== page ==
Traverse City, Mich. — If the future of mobility is shared, as most studies suggest, key suppliers of auto interiors have a lot of questions about what that will mean about the instrument panels, door panels, center consoles and every other surface you see and touch.
"In that space, you're going to be looking at self-healing surfaces, so you don't have a scratched interior, self-cleaning, antidust, odor management," said Han Hendriks, chief technology officer for Yanfeng Automotive Interiors. "Also, how much cleaning do you have to do? What has to be cleaned once every 24 hours? Once a week? Once a month?
"What surfaces need to be replaced after three months or six months or a year?"
Instead of designing a car that will be used for four people, interior suppliers may be asked to design one for 4,000 different people. And rather than long-term ownership, consumers' experience with a particular brand may only be through 20-minute commutes.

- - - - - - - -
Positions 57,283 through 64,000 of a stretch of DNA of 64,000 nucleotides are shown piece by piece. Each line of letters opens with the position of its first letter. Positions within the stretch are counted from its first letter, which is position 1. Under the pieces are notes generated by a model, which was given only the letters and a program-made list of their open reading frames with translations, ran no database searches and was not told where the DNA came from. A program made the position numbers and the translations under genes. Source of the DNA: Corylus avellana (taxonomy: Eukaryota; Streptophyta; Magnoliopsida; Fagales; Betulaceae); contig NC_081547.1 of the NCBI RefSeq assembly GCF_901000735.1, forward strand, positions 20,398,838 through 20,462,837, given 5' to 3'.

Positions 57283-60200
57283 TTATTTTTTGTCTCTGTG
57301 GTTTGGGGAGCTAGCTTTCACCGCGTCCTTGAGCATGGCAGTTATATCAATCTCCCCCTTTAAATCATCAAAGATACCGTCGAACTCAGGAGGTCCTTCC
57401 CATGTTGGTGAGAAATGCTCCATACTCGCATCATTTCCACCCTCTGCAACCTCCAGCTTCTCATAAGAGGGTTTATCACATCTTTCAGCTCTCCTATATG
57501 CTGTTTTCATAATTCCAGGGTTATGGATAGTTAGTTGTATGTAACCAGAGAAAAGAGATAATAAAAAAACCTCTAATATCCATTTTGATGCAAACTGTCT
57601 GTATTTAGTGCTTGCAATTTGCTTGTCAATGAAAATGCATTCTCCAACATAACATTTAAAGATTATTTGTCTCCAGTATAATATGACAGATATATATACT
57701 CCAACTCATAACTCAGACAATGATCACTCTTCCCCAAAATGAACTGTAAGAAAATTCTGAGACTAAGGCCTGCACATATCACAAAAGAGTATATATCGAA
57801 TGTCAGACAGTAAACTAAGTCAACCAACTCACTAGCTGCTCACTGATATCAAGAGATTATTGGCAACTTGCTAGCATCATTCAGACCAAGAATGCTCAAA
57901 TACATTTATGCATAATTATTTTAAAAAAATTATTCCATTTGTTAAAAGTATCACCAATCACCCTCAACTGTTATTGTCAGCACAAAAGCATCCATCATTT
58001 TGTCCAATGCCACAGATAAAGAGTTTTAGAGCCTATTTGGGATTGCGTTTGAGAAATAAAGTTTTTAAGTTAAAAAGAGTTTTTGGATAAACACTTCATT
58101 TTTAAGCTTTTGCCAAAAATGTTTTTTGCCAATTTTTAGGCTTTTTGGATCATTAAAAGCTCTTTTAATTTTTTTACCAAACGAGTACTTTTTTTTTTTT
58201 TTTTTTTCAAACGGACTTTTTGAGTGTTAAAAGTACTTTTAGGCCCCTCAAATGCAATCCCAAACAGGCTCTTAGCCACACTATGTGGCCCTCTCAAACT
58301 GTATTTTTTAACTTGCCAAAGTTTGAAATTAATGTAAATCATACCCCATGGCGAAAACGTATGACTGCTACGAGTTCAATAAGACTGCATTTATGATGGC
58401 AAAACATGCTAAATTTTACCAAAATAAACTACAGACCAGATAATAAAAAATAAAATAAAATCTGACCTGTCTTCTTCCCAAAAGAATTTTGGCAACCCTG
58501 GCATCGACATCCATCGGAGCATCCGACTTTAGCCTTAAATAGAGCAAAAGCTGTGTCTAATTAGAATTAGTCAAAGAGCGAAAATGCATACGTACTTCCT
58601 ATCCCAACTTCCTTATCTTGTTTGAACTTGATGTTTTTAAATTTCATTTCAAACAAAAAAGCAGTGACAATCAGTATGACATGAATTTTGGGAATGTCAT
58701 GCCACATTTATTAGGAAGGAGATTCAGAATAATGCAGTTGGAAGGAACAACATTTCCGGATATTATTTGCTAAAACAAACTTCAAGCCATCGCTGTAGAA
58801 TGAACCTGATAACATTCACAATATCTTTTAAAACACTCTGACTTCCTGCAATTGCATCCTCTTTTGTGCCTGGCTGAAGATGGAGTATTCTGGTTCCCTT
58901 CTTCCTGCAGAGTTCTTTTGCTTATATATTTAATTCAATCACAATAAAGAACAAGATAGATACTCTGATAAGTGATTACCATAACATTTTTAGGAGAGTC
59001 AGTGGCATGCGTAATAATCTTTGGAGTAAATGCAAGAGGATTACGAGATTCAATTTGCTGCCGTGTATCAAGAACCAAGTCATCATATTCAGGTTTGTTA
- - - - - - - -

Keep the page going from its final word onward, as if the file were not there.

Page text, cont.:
"From a shared vehicle perspective, the first question you have to answer is what is the lifetime of that shared vehicle. It's not going to be 10 years, I don't believe, but you still have to have more durable materials," said Rose Ryntz, vice president of advanced development and material engineering for International Automotive Components, during the Center for Automotive Research's Management Briefing Seminars in Traverse City July 31-Aug. 2.
"Do you really want to get in a car when the person before you hasn't been clean? I don't want to even get into some taxis in New York, so we're definitely looking at the need for antimicrobial coatings on some plastics and some level of cleanability."